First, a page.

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Six Degrees of Seperation pictured

The concept of Six Degrees of Separation

Kirjoittanut: Samu Nyqvist - tiimistä SYNTRE.

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Esseen arvioitu lukuaika on 3 minuuttia.

A few weeks ago, I attended a Paja about networking, and one specific concept mentioned in it blew my mind. This concept is Six Degrees of Separation. It theorizes, that since we’re all linked by chains of acquaintances, we are just six introductions – or steps – away from any other person on the planet. And in a world where there are almost eight billion people, I’ve had a tough time digesting this information.

Six Degrees of Separation was first conceptualized by a Hungarian author Frigyes Karinthy in 1929. It was then later on researched by a social psychologist named Stanley Milgram in the 1960s. Milgram wanted to test out the hypothesis that everyone on the planet is connected by just a few intermediaries. He experimented this hypothesis by having a couple hundred people from Boston and Omaha, United States, try and get a letter to a complete stranger in Boston. The catch was, however, that they couldn’t send the letter directly, but through a personal friend whom they thought was somehow closer to the target than they themselves were, and then they could forward it on the same way. When Milgram looked at the results, he found that the letters that had reached the target had changed hands only about six times.

Six Degrees of Seperation pictured

Figure 1: A and B are connected by 6 links.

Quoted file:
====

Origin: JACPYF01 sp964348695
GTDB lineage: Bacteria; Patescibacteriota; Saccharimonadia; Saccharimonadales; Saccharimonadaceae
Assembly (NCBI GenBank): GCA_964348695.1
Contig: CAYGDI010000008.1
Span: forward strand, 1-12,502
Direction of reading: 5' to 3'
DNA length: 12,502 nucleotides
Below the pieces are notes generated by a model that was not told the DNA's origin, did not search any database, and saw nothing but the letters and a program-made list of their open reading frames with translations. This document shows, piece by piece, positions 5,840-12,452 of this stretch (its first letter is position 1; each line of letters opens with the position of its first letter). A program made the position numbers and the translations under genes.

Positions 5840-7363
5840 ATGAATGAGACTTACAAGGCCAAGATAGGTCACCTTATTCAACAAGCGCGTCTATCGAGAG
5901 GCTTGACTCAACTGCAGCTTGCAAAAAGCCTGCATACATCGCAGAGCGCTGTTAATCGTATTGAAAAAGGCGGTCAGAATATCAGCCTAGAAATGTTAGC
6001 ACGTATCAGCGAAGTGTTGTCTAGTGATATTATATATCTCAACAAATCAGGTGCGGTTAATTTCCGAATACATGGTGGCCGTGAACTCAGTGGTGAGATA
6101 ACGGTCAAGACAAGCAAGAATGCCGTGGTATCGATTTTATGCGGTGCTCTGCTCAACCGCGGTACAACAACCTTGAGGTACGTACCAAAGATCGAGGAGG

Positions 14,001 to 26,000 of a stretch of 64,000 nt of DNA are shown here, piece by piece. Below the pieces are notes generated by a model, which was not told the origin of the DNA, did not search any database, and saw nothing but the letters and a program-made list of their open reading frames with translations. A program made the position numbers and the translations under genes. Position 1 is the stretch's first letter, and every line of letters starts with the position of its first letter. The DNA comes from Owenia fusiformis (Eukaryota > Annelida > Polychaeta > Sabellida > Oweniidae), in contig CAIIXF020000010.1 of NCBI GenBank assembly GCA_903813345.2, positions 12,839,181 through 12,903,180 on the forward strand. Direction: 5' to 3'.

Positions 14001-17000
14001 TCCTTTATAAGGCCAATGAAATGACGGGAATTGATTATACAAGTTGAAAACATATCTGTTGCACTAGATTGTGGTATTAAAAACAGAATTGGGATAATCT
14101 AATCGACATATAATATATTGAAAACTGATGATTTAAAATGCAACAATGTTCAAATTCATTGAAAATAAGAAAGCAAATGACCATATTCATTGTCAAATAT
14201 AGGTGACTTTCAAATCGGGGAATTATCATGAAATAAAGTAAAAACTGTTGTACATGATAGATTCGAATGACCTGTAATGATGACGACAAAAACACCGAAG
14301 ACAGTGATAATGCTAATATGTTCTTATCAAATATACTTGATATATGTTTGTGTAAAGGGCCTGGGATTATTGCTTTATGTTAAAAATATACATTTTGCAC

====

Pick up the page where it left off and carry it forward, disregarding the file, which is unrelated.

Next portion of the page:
Milgram’s findings gave Six Degrees of Separation experimental confirmation. But at the same time, Milgram’s “small-world” experiment’s results were less conclusive than most people realize. His experiment was done in kind of an improper manner – with such a small testing sample – that the results couldn’t be generalized. Fortunately, though, further research and data about the concept has been put out as years have passed. As a matter of fact, especially through the development of technology and social networks, the collective “degrees of separation” have shrunk. We as humans are growing more and more interconnected. According to research conducted by Facebook (Meta) in 2016, each person in the world – or at least among the 1,59 billion people active on Facebook – is connected to every other person by an average of three and a half intermediaries.

Figure 2: The average degrees of separation among Facebook users is 3,57.



It’s easy to undermine the value of networking. It’s hard to see the value of some acquaintance who’s not, for example, directly associated with your project or area of expertise. But, as the concept of Six Degrees of Separation clearly shows, those random acquaintances are the ones that have the potential to be the critical link between you and what you desire. This concept makes a strong case for the importance of quantity in networking. So, the next time you’re given a chance to network with someone, don’t back away from it. Establish the relationship, make them your acquaintance. You can never now what this connection can bring you.



Veritasium. 2015. The Science of Six Degrees of Separation. Viewed on 16.04.2022 https://www.youtube.com/watch?v=TcxZSmzPw8k

Bhagat, S., Burke, M., Diuk, C., Edunov, S., Filiz, I. 2016. Three and a half degrees of separation. Meta Research. Read on 17.04.2022 https://research.facebook.com/blog/2016/2/three-and-a-half-degrees-of-separation/

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